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Asbestos Its production and use, with some account of the asbestos mines of Canada   By:

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Transcriber's Note: Transliterated Greek words are marked with 's like so: Greek.

ASBESTOS ITS PRODUCTION AND USE

WITH

SOME ACCOUNT OF THE ASBESTOS MINES OF CANADA

BY ROBERT H. JONES

[Illustration]

LONDON: CROSBY LOCKWOOD AND SON 7, STATIONERS' HALL COURT, LUDGATE HILL 1888

PREFACE.

The substance of the following pages was originally comprised in a series of Letters from Canada to a friend in London, who was desirous of obtaining all the authentic information possible on a subject on which so little appears to be generally known.

The use of Asbestos in the arts and manufactures is now rapidly assuming such large proportions that, it is believed, it will presently be found more difficult to say to what purposes it cannot be applied than to what it can and is.

Under these circumstances, although much of the information here given is not new, but has been gathered from every available source, it is hoped that the compilation in its present shape may be found acceptable.

R. H. J.

HOTEL VICTORIA, NORTHUMBERLAND AVENUE April 20, 1888.

CONTENTS.

PAGE

INTRODUCTORY 5 8

ASBESTOS AT THE AMERICAN EXHIBITION 9, 10

WHERE FOUND 12 15

ITALIAN AND CANADIAN ASBESTOS COMPARED 16 18

WHERE USED 18

THE ASBESTOS OF ITALY 19 24

CANADIAN MINING FOR ASBESTOS 24 29

ASBESTOS MINES OF CANADA THE THETFORD GROUP 29 36 THE COLERAINE GROUP 36 42 BROUGHTON 42 46 DANVILLE 46 SOUTH HAM 47 50 WOLFESTOWN 50

USES TO WHICH ASBESTOS IS APPLIED 55 72

INDEX 75, 76

ASBESTOS.

One of Nature's most marvellous productions, asbestos is a physical paradox. It has been called a mineralogical vegetable; it is both fibrous and crystalline, elastic yet brittle; a floating stone, which can be as readily carded, spun, and woven into tissue as cotton or the finest silk.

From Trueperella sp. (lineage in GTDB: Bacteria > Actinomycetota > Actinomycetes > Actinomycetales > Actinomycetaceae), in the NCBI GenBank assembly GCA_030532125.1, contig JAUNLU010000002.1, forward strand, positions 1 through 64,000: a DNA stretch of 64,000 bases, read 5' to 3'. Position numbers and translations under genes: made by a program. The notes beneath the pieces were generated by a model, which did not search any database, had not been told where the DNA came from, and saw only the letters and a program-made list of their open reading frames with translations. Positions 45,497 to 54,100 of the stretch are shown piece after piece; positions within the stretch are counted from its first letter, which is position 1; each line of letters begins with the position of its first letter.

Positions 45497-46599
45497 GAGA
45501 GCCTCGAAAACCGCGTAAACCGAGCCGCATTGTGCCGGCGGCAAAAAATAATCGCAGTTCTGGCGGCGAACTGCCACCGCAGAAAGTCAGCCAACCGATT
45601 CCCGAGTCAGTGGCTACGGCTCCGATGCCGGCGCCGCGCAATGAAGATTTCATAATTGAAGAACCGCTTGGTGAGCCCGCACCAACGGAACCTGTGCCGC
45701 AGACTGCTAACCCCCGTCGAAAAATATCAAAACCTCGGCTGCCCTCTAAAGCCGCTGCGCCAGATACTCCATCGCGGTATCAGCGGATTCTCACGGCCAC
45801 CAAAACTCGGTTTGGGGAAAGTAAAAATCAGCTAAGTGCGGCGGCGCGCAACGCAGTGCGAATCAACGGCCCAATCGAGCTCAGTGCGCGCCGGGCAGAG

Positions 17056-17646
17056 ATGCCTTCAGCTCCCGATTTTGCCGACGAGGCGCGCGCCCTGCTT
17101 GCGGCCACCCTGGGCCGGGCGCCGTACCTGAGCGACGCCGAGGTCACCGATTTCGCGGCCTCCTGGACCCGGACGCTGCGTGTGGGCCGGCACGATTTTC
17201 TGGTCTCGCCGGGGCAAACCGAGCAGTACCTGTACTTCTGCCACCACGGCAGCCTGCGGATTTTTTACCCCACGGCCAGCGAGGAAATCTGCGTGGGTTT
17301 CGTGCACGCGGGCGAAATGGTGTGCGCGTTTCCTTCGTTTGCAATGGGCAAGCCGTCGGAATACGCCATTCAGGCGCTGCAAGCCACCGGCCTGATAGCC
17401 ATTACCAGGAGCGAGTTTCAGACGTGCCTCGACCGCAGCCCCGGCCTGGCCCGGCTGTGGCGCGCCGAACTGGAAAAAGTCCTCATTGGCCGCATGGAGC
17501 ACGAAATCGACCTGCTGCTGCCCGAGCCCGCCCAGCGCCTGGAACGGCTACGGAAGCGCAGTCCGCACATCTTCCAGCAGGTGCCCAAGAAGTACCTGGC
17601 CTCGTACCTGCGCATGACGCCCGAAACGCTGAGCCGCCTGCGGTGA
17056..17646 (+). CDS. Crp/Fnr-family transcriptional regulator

Called by geologists "asbestus" (the termination in os being the adjective form of the word), the name of the mineral in its Greek form as commonly used (asbestos), signifies "indestructible." The French adopt the same derivation, calling it "asbeste" (minèral filamenteux et incombustible). In Germany it is called "steinflachs" (stone flax); and by the Italians "amianto" (from amiantos, pure, incorruptible); so called because cloth made from it was cleansed by passing it through fire. Charlemagne, we are told, having a cloth made of this material in his possession, one day after dinner astonished his rude warrior guests by throwing it in the fire, and then withdrawing it cleansed and unconsumed.

As a modern pendent to this well known legend, the following is current in Quebec. A labouring man, who had left the old country to seek a better fortune in the Dominion, found employment at once on arrival in one of the many lumber yards on the St. Lawrence, where his energy and activity, supplemented by great bodily strength, soon secured for him a good position. It so happened, however, that one evening, on returning from their daily toil to their common apartment, some of his fellow workmen saw him deliberately throw himself into a seat, kick off his boots, and then pull off his socks, and having opened the door of the stove, coolly fling them in on to the mass of burning wood... Continue reading book >>




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